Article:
Following years of saving as well as paying taxes, in retirement comes the time when you can collect Medicare and Social Security, along with qualifying for certain extra tax perks. However, in order to maximize the returns from these benefits, meeting deadlines is a must, otherwise you would have to deal with higher taxes, fees and penalties. So, ensure that you consider the following dates as you plan for your retirement.
As you grow older you are able to save extra money in IRAs and 401(k)s. Workers aged 50 and above are capable of deferring taxes on so much as $23,000 in 403(b) plans, 401(k) plans, as well as the Thrift Savings Plan of the federal government along with $6,500 with respect to IRAs.
As you turn 55 or even later, and quit, retire or are laid off, you are entitled to 401(k), but not IRA, withdrawal with regards to the retirement account linked with the recent job you left without paying the 10% penalty for early withdrawal. For public-safety retirees the age for this category of withdrawal is 50 years or above.
As you turn 59.5 years, you are no longer required to pay the 10% penalty applicable to retirement account distributions for early withdrawals. However, you are still required to pay income tax on conventional IRA and 401(k) withdrawals.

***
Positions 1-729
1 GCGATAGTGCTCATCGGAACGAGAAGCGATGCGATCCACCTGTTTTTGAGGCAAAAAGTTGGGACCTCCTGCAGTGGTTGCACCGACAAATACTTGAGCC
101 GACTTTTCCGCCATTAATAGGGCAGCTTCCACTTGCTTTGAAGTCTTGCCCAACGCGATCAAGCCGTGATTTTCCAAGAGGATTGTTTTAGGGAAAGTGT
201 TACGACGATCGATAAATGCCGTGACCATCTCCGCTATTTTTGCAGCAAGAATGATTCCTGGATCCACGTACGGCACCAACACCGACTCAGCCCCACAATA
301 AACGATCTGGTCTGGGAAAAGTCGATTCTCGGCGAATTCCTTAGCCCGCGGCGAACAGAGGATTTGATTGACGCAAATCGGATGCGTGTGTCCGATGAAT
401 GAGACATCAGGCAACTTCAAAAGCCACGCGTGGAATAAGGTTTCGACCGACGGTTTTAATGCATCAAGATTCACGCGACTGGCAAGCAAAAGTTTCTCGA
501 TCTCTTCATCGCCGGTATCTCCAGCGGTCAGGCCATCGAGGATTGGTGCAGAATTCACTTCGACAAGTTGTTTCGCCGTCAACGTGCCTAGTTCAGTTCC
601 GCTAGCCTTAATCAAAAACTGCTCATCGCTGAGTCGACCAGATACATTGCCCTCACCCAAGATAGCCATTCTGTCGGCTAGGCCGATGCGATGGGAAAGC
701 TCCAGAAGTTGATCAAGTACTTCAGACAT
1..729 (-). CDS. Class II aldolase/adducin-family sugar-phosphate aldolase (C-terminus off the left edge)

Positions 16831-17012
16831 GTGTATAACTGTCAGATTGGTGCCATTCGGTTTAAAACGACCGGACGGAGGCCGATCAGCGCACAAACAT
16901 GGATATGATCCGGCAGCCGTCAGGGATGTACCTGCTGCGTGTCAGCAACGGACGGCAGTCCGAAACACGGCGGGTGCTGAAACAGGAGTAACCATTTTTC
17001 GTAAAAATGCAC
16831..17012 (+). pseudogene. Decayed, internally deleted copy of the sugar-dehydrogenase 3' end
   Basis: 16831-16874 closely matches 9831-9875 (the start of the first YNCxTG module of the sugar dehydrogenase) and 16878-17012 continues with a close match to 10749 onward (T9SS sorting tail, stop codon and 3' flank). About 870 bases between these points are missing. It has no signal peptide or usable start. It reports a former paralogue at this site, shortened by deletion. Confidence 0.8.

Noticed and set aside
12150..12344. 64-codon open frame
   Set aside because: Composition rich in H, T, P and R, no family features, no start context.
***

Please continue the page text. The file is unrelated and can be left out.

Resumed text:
At the age of 62 years, workers first attain eligibility for Social Security payments. But your payments would be permanently trimmed down by around 30 percent once you sign up at 62 years. Moreover, if you are working and simultaneously collecting Social Security benefits at this age, a portion or your complete payment can be provisionally withheld.
The age of 65 years marks the beginning for the eligibility for Medicare. If you wish the coverage to start as soon as you turn 65, you may opt for signing up as early as three months prior to your 65th birthday. If you delay in signing up, your premiums for Medicare Part B and D could increase permanently, and you may even fail to obtain supplemental coverage.
It is the age when majority of baby boomers (those whose birth dates lie between 1943 and 1954) attain eligibility for the collection of complete Social Security payments that they have earned.
For obtaining Social Security, the full retirement age is 67 years for any person who is born in the year 1960 or after. Workers who are presently aged 53 years or less need to wait till the age of 67 years for collecting the full payments they are eligible for and evade the limit on earnings.
If you delay further in signing up to obtain Social Security benefits, your payments would rise by 8% per annum until you attain the age of 70 years. After this age, you would not be getting any additional benefit for postponing Social Security payments.